August 14, 2012



MAJOR CRIMES:  Monday 9PM on TNT – If Nothing Else Is On…


As soon as plans for the Closer spin-off MAJOR CRIMES were announced, the central question was always how a series could work whose main protagonist was going to be Internal Affairs Capt. Sharon Raydor (Mary McDonnell), the least likable, most humorless and unsympathetic of all the regular Closer characters.  Raydor’s job on the show was to shake her head in dour disapproval at whatever outrageous tactic Kyra Sedgwick’s Brenda Leigh Johnson was hatching, pedantically reminding everyone of the rules, the rules, the rules.  She was, in two words, no fun.

Now Major Crimes has had its post-Closer finale premiere, virtually guaranteeing it, if nothing else, a huge tune-in for its launch, and the decision to take the franchise in this direction is still exceedingly odd.  Even though Raydor has been transferred out of Internal Affairs to take over Major Crimes, she isn’t just unexciting, she’s anti-exciting.  Basing a crime series around her is like making a medical show about someone who works in the hospital’s billing department.  She’s a bureaucrat, and smugly proud of it.  At least in The Closer, as she moved from Brenda Leigh’s adversary to frenemy, Raydor had a cunning knowledge of the LAPD’s internal politics and how to finesse them–here she even seems passive to the changes going on around her.

Worse yet, the show has had to work backwards, changing its very concept to accentuate what are supposed to be Raydor’s strengths.  So instead of Brenda Leigh’s nose-to-nose confrontations in the interrogation room, driven by her willingness to do anything to win a confession, we’re told that the entire focus of the Major Crimes unit has changed, and now the squad exists to promote plea-bargains, which will save the city money on trials and appeals.  Which is, you know, good news for those of us who live and pay taxes in LA, but again–yay, accountants! The climactic sequence of the pilot is a conference where the Assistant District Attorney and the killer’s lawyer dicker over what charge his client will agree to plead guilty to, while Raydor mostly looks on.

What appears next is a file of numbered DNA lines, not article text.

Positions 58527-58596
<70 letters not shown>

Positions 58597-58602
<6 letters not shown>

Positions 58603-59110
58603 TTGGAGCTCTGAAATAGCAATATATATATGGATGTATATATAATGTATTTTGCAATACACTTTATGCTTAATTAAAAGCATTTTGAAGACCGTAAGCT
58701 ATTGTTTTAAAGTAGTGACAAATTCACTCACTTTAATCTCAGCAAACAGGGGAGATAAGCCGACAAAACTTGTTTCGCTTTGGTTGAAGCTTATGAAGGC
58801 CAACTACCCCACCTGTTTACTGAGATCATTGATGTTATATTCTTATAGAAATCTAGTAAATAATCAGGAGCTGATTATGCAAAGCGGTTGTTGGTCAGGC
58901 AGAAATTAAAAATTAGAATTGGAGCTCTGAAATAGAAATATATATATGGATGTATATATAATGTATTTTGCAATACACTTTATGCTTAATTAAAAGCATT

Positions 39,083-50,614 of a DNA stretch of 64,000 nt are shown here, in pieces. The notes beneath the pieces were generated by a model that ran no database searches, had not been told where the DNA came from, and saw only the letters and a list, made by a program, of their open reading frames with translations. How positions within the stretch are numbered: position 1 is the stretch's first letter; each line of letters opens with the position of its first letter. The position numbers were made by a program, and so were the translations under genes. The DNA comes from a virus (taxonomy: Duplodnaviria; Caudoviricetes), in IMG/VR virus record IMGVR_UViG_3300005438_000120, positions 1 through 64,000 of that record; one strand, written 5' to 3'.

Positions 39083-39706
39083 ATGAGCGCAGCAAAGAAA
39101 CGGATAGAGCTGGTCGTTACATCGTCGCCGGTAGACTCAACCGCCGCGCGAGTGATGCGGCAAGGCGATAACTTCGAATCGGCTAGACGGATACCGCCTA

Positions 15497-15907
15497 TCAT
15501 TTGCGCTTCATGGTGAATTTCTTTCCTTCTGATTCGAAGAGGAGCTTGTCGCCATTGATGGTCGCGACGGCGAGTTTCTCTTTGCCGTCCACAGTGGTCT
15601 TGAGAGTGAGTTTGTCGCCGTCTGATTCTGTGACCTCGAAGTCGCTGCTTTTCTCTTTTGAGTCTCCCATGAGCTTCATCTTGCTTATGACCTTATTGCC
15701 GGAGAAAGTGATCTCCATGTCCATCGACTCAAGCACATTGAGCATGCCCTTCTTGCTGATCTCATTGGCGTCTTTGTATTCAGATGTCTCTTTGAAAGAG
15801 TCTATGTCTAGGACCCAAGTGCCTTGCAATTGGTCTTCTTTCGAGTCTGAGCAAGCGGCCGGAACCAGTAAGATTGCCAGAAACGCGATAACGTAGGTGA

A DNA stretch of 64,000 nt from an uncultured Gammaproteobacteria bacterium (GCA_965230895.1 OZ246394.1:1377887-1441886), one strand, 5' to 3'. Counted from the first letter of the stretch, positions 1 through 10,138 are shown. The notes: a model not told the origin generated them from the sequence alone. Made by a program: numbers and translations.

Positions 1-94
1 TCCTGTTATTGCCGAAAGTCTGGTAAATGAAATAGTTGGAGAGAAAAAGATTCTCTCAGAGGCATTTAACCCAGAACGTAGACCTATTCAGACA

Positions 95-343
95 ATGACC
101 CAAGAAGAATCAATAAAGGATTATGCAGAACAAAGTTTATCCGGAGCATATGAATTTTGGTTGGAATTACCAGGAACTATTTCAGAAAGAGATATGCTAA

The first episode, written by series (and Closer) creator James Duff and directed by Michael M. Robin, tries to humanize Raydor a bit with an absurd contrivance:  the sullen teen hustler/murder witness we met in the Closer finale (Grahan Patrick Martin) is more or less adopted by Raydor as a foster child while the cops search for his absent mother.  The need to shoehorn this character into a procedural seems likely to become tiresome quickly.  The rest of the cast is mostly the Closer ensemble:  cranky Lt. Provenza (G.W. Bailey), who’s set up as the cop most resistant to Raydor’s command, along with Lt. Flynn (Tony Denison), Detectives Tao (Michael Paul Chan) and Sanchez (Raymond Cruz) and video technician Buzz (Philip P. Keane).  They’re all fine, as they always have been, but not capable of carrying the series on their own.  In the pilot, Brenda Leigh’s FBI liaison husband Fritz (Jon Tenney) and Assistant Chief Taylor (Robert Gossett) were billed as guest stars, so it’s not clear how much involvement they’ll have going forward.  The squad has also added one new member, ambitious young Detective Amy Sykes (Kearran Giovanni).

The plots of Closer episodes were never much more than routine procedural stories, and the Major Crimes pilot is no exception, involving a gang of supermarket robbers whose links and knowledge of police procedure are the only mysteries, and neither of them (“video games!” eurekas the young detective) for long.  On The Closer, the plots were acceptable as excuses to get Brenda Leigh into the interrogation room for some heavy-duty acting, but Major Crimes doesn’t offer that, nor much else in compensation.

It’s going to take 2 or 3 weeks to know where Major Crimes will stand in terms of viewership, thanks to the enormous rating it’s likely to do in its premiere.  The show itself, however, doesn’t offer much cause for optimism.

About the Author

Mitch Salem
MITCH SALEM has worked on the business side of the entertainment industry for 20 years, as a senior business affairs executive and attorney for such companies as NBC, ABC, USA, Syfy, Bravo, and BermanBraun Productions, and before that, at the NY law firm of Weil, Gotshal & Manges. During all that, he has more or less constantly been going to the movies and watching TV, and writing about both since the 1980s. His film reviews also currently appear on and In addition, he is co-writer of an episode of the television series "Felicity."